Thank you for your time!
    Holly

  17. avatar

    We just got a Russian Tortoise on Sunday. I don’t think he has eaten yet, but he is pooping and peeing. Should I be concerned about him not eating?

    Thanks

  18. avatar

    Thank you Frank! Your knowledge is so helpful! We really appreciate you taking the time to answer our questions. About how much should we be handling our little guy? We let him roam on the floor a few hours each night until we can get his new home built and the correct substrate put in. Is that okay?

    Thank you,
    Holly

    • avatar

      Hello Holly,

      Exercise time is a great idea; as for handling, as long as it doesn’t seem to stress the animal, it’s entirely up to you (other than warmth on a cold day for a reptile, any benefit from handling is to handler only..sorry to say!). Best, frank

  19. avatar

    Good morning Frank! I’m having a hard time finding the proper substrate for our Russian Tortoise. I’ve read that pine bark was good but the best was sand and oyster shells. Where do I find that? It there a mix or do I purchase it separate? Also, this turtle is not interested in eating anything but baby Kale and a spring mix (that contains spinach, read that wasn’t good for him). I’ve purchase the supplement that you suggest in your article but he is not interested??? Any other suggestions?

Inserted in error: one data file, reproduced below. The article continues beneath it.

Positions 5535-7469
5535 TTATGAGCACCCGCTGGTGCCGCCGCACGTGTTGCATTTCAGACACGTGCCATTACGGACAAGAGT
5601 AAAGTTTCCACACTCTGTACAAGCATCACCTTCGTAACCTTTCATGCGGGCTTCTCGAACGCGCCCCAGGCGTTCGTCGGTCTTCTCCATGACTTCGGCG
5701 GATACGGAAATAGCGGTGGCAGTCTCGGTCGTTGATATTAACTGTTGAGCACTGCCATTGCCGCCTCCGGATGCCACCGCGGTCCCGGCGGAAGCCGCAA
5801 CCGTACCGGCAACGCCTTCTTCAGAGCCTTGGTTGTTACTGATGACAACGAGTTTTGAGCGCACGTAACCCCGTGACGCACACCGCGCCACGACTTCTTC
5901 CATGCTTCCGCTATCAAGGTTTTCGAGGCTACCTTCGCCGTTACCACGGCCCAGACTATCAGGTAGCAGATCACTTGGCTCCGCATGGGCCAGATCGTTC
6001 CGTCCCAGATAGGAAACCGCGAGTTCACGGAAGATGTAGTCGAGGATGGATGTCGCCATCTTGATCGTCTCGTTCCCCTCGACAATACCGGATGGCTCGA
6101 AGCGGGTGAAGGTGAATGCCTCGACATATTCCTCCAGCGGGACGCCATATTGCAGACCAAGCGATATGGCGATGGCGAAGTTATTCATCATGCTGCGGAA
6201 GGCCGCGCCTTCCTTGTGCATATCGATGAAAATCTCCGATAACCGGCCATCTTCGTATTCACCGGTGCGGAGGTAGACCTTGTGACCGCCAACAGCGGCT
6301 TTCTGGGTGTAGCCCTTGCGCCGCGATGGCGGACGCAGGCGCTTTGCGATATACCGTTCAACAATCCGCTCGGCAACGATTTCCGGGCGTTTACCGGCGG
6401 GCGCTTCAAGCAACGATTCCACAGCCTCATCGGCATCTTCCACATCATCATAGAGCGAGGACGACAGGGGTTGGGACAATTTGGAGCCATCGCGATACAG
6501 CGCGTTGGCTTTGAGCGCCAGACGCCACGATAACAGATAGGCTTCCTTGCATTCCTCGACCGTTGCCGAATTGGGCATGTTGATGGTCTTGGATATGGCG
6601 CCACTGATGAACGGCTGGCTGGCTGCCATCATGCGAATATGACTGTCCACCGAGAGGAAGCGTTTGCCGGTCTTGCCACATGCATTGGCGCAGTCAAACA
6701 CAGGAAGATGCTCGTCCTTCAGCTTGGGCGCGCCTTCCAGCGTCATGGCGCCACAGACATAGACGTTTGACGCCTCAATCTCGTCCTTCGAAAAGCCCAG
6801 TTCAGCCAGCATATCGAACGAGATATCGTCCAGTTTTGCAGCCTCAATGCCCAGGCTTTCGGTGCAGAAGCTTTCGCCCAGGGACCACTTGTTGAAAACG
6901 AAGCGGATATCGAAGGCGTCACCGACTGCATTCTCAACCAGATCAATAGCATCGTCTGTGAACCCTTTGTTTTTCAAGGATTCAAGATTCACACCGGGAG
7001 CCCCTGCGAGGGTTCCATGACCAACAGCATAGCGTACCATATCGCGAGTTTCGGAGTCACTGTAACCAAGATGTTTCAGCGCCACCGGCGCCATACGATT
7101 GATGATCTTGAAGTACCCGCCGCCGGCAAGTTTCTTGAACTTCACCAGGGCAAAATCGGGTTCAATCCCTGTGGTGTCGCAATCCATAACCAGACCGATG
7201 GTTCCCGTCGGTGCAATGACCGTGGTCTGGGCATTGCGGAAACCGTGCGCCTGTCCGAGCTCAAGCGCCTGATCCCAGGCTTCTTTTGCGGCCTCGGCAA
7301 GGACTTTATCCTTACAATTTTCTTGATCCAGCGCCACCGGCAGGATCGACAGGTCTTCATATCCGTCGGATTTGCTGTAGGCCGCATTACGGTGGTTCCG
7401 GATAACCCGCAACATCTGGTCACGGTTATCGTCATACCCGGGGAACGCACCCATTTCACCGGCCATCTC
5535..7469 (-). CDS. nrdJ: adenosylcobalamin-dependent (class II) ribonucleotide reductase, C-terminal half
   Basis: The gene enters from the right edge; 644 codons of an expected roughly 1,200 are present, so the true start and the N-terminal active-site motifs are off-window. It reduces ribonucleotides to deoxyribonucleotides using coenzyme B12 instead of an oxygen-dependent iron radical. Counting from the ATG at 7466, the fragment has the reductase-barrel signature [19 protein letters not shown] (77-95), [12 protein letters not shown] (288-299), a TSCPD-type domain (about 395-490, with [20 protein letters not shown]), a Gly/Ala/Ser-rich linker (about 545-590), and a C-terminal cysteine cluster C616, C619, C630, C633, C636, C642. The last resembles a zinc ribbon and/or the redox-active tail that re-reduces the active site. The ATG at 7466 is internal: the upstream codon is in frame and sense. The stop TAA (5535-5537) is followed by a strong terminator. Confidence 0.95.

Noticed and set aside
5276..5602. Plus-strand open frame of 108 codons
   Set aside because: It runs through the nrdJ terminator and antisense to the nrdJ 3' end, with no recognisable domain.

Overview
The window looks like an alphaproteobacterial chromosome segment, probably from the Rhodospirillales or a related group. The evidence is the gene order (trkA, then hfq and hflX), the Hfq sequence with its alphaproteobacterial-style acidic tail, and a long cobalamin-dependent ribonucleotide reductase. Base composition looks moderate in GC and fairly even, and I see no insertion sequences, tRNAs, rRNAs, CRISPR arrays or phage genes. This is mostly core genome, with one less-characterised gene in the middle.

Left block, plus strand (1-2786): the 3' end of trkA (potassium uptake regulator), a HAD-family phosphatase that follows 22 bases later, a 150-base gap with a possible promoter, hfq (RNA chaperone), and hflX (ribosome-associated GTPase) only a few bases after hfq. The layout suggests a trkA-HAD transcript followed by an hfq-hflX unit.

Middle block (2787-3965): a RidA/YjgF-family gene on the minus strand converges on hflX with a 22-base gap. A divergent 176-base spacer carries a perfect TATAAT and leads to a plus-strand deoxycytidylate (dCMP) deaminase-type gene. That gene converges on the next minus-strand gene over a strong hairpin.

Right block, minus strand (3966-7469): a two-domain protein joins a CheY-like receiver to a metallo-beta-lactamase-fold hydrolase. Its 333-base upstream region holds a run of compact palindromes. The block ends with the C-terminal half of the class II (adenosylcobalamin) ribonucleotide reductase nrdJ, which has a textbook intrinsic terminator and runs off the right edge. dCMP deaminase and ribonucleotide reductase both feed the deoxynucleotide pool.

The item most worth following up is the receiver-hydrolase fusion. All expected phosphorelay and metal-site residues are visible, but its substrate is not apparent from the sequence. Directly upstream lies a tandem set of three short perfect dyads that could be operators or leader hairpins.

Thanks,
    Holly

    • avatar

      Hello Holly,

      Pine bark is not ideal for this species (retains moisture, and difficult to burrow into); you can use a sand designed for reptiles, i.e. see here, or regular playground/construction type sand; mix in some topsoil as well…i.e. 25% of the mixture. Oyster shell is available at outdoor garden supply outlets, but is bot necessary. Sand is marketed as edible, but it’s best to feed in large bowl so as to limit ingestion.

      Please see also these articles on tortoise care and diet; Russians are covered as a grassland species.

      Keep the tortoise hungry and mix items well in order to encourage it to try other foods…see notes re commercial pellets also, which can be mixed into salads. Please feel free to send info on temperatures and UVB exposure, as both will affect appetite. Best, Frank

  20. avatar